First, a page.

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Analysis of the 2008 SPDC Constitution for Burma

By David C. Williams - Executive Director of the Center for Constitutional Democracy  •  April 21, 2010

Burma’s ruling junta, the SPDC, has decided to hold elections in 2010 to choose a civilian government under the 2008 constitution, which was adopted by force and fraud.  Even if the elections are free and fair, the constitution will only allow for a partially civilian government rather than civilian rule.

International attention has focused most on the constitution’s mandate that the Tatmadaw will appoint 25% of the various legislative bodies.  But there’s a much bigger problem:  under the constitution, the Tatmadaw is not subject to civilian government, and it writes its own portfolio. It can do whatever it wants.

Williams’ analysis focuses on two outcomes of the 2008 SPDC constitution. The first is the power of the military under the constitution. This includes the autonomy of the Defence Services, the Tamadaw’s role as protectors, or rather, interpreters of the constitution, the military’s control over Home Affairs, and the Defence Service’s right to forcibly enlist citizens into militias. The second centers on the rights of ethnic minorities. Under the constitution, Burma’s ethnic minorities will not enjoy true federalism, with the Chief minister accountable to the central government rather than the citizens of the state. Further, the state governments will be very weak, as the central government possesses the power to void state law. Minorities will also be unlikely to have enough power in the upper house to influence legislation, nor be guaranteed that the military will.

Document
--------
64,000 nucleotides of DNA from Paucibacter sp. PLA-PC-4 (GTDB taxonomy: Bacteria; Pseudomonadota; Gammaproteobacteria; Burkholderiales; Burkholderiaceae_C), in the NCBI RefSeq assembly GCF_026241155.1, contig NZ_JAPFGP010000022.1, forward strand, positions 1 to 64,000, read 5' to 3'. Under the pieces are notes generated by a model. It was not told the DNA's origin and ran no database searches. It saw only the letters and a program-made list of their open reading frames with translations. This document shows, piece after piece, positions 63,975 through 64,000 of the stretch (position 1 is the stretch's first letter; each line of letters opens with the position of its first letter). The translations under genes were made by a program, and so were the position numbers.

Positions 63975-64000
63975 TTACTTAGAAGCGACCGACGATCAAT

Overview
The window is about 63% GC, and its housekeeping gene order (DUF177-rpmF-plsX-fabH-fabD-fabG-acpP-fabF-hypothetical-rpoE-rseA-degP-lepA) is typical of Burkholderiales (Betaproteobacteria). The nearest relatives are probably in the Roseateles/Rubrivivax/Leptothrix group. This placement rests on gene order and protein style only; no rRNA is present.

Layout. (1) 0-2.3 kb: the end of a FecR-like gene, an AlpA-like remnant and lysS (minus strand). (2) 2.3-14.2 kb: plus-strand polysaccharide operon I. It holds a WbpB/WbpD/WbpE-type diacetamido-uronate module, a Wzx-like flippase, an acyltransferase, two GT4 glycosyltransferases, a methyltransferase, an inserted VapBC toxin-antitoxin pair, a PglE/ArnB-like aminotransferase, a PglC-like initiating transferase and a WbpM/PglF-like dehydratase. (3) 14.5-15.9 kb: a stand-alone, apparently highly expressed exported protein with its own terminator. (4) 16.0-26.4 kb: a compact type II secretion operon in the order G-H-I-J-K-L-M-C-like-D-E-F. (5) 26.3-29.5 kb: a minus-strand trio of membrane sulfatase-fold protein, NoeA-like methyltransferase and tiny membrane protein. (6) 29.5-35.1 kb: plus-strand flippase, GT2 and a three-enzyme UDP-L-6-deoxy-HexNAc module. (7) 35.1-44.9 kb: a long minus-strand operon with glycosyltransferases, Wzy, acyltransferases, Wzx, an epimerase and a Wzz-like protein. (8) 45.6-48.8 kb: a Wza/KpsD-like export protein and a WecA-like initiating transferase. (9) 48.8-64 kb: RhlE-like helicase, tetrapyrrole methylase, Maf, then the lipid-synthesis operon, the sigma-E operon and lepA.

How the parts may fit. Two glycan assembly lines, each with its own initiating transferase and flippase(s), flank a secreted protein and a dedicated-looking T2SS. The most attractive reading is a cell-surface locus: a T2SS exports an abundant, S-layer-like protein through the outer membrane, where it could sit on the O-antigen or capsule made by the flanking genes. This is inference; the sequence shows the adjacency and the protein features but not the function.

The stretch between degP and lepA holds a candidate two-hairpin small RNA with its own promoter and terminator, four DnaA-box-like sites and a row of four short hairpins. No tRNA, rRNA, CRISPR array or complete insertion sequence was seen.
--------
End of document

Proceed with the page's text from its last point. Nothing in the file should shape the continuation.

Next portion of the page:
Download the briefing paper here.

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This post is in: 2010 Elections, Law

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